As long-term planner, the NCC guides the use, physical development and management of federal lands in the National Capital Region.
To build a capital that is a source of Canadian pride, the NCC undertakes many development and rehabilitation projects.
Explore the Capital’s green spaces. Visit the many parks and enjoy nature, sports or major events within the city.
The NCC is committed to providing quality service. If you wish to receive information, make a request, send a comment or file a complaint, please contact the NCC’s client services at the Contact Centre. We will respond to your request as quickly as possible.
The Eardley Escarpment is home to the richest and most fragile ecosystem in Gatineau Park, primarily because of its geology and location.
Hike up Gatineau Park’s King Mountain Trail, and take in the spectacular view of the Ottawa River Valley. The 1.9-kilometre King Mountain Trail has interpretation panels and 10 lookouts.
Become an NCC partner.
As a Crown corporation, the NCC is subject to the Access to Information Act, the Privacy Act and the Public Servants Disclosure Protection Act, as well as Government of Canada directives on proactive disclosure. These rules aim to strengthen public sector management by enhancing transparency and oversight of public resources in the federal government.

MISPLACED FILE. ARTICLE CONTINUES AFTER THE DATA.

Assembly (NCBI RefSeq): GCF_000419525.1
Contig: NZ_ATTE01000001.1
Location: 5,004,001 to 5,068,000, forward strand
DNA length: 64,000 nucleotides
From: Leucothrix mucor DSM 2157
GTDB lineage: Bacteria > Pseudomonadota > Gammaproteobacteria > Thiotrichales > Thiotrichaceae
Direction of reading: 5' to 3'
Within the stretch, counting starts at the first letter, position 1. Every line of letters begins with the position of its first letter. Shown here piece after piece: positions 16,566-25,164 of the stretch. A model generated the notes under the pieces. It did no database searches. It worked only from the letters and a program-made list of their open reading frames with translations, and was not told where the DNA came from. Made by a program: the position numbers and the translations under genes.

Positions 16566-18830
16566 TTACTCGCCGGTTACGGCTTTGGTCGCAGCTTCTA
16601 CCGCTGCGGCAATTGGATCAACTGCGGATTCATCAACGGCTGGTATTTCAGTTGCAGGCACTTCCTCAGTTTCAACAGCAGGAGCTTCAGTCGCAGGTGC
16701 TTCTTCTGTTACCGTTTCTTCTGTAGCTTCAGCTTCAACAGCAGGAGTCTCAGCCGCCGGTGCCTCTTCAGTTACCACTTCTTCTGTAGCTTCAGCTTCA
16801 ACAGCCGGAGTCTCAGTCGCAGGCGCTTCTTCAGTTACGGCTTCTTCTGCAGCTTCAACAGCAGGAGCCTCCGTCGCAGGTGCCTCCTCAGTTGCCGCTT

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The NCC board of directors has 15 members, including the chairperson and the chief executive officer (CEO).
The NCC’s Urbanism Lab is an innovative space where Canadians and leaders in urbanism, design, heritage and conservation, sustainability, and placemaking get together to inspire the future of Canada’s Capital Region.
We manage approximately 1,300 buildings in Canada’s Capital Region, many of which have historical significance. More than 70 of these buildings are federally designated heritage buildings.
Archaeology tells the story of different chapters in the Capital Region’s history. The NCC has mapped the archaeological potential on most of the federal lands in the region, and takes measures necessary to protect archaeological resources when it plans for the development of these lands.